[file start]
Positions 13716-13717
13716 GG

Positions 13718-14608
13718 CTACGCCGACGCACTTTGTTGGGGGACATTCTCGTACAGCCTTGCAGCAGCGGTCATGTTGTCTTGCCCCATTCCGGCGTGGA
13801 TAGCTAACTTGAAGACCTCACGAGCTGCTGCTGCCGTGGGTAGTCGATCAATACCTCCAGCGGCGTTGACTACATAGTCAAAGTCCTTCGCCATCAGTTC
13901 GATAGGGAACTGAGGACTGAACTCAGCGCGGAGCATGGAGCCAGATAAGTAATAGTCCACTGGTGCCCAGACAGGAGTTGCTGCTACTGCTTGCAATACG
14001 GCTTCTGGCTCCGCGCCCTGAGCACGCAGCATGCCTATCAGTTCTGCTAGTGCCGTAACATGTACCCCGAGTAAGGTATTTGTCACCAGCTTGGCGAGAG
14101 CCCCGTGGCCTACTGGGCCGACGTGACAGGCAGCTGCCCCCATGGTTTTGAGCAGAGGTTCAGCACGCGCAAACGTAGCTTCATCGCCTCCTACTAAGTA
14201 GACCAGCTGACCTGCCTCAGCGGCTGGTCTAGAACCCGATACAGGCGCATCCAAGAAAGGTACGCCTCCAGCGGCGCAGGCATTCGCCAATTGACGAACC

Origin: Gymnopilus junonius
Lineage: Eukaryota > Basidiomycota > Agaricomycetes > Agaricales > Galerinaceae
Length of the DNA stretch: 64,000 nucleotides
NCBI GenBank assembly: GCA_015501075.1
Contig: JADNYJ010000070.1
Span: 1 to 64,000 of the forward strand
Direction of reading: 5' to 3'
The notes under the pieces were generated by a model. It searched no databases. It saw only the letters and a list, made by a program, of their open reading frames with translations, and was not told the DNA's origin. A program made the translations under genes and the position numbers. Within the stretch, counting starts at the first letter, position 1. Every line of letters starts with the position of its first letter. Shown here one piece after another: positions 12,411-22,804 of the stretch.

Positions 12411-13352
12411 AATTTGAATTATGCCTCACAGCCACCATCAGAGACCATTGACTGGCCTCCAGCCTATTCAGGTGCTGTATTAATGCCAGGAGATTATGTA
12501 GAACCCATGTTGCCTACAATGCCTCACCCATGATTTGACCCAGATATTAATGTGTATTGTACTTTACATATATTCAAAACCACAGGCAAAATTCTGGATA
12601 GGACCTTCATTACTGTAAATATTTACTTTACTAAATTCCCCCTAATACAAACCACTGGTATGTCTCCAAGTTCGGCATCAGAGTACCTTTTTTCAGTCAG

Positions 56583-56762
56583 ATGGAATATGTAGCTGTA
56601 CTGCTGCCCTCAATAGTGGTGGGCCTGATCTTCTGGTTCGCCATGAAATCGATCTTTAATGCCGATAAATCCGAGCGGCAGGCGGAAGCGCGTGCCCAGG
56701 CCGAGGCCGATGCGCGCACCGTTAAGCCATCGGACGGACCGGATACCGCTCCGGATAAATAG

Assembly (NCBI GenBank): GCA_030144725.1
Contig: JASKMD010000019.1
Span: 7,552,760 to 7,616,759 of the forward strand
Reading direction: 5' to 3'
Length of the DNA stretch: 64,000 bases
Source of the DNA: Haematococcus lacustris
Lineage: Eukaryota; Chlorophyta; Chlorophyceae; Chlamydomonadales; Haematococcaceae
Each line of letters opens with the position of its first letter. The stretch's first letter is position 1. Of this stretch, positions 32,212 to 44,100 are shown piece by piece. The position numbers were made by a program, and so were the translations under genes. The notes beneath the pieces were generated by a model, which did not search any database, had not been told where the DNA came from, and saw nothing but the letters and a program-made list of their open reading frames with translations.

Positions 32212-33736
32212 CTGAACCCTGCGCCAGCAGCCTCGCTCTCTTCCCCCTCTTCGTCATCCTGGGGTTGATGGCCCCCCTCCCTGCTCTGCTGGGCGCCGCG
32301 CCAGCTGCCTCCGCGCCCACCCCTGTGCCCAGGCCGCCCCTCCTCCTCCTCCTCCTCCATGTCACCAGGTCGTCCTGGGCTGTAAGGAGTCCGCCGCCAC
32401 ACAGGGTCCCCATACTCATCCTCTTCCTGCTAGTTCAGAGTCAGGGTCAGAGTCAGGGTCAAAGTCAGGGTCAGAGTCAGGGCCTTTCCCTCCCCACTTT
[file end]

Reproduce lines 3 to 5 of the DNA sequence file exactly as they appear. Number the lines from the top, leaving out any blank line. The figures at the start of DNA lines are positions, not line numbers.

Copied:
Positions 13718-14608
13718 CTACGCCGACGCACTTTGTTGGGGGACATTCTCGTACAGCCTTGCAGCAGCGGTCATGTTGTCTTGCCCCATTCCGGCGTGGA
13801 TAGCTAACTTGAAGACCTCACGAGCTGCTGCTGCCGTGGGTAGTCGATCAATACCTCCAGCGGCGTTGACTACATAGTCAAAGTCCTTCGCCATCAGTTC